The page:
“When Rachel was diagnosed, I panicked. I thought, she’s worked so hard for 11 years, she’s had perfect attendance, was this going to be all for nothing?” remarked her mother, Kim Ragone. “This program has really taken care of my daughter’s education. I was thrilled that she was able to keep up with her school work and do so well.”


17-year-old Rachel Ragone studies for her Environmental Science class in her room at Stony Brook Children’s Hospital. 

For children undergoing treatment for cancer, it is important to return to school as soon as medically cleared. Getting back into school offers the child and family a sense of normalcy, back to a somewhat normal routine. It also gives the child a sense of purpose and achievement, a time to transform fear into hope, and allows time to socialize with peers. And it also offers a great distraction to sometimes painful procedures and lengthy treatments.

The Stony Brook Children’s School Intervention and Re-entry Program is helping patients like Rachel in closing the gaps between academics and medical treatment. “Children with cancer face many challenges, going back to school or keeping up with their education shouldn’t be one of them.” said pediatric oncology nurse practitioner, Debra Giugliano, Co-director of the Stony Brook Children’s School Intervention and Re-entry Program. “We aid in making connections between the school, medical team and family. We are able to bridge the gap and reduce some of the obstacles the student/patient face during such a critical period in their lives.”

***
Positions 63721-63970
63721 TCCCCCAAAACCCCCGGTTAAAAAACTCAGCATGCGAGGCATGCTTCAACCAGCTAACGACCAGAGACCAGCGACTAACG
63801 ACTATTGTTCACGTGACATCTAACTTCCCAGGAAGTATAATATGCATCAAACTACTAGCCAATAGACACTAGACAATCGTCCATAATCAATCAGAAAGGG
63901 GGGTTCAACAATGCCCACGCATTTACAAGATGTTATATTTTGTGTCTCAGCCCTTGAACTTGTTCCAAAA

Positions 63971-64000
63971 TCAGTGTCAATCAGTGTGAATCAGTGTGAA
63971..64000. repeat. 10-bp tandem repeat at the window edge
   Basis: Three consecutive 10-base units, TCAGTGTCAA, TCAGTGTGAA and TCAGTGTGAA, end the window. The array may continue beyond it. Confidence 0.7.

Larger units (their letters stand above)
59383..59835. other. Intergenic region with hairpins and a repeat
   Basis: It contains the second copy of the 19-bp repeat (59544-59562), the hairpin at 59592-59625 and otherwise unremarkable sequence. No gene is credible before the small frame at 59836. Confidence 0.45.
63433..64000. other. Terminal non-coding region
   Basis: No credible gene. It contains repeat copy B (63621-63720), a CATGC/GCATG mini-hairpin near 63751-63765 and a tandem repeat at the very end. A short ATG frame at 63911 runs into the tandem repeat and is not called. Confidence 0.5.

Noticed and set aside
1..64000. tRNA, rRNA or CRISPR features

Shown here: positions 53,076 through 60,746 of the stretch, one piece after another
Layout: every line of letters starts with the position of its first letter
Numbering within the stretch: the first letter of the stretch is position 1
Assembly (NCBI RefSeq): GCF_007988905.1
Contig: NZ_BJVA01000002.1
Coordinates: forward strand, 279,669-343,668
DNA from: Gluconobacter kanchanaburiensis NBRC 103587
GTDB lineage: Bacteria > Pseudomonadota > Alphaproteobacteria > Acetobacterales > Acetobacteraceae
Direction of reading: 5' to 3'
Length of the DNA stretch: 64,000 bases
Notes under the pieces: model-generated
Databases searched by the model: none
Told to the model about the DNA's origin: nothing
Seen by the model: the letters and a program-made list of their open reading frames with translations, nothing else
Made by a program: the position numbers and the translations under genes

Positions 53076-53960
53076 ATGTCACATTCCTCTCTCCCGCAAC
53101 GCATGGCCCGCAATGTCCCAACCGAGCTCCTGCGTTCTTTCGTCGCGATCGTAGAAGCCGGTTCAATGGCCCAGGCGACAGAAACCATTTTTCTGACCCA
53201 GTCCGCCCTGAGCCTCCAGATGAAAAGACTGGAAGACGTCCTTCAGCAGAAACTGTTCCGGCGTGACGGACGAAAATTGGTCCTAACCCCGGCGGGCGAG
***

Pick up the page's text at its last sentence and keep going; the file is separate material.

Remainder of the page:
For Rachel, a “Locks of Love” participant who has donated her hair on three separate occasions before being diagnosed with cancer herself, this program has helped her continue pursuing her academic goals and being that much closer setting foot on a college campus next fall. Rachel still maintains a 96-GPA and is ranked 5th in her graduating class of 285 students. The program was able to move mountains for Rachel and she was able to take part of her ACT exam in her hospital room as well as some other college entry exams at home.

“I’m always doing homework while I’m in the hospital,” said Rachel. “It helps take my mind off of everything else that is going on.” She hopes to return for the rest of her senior year by March of 2014.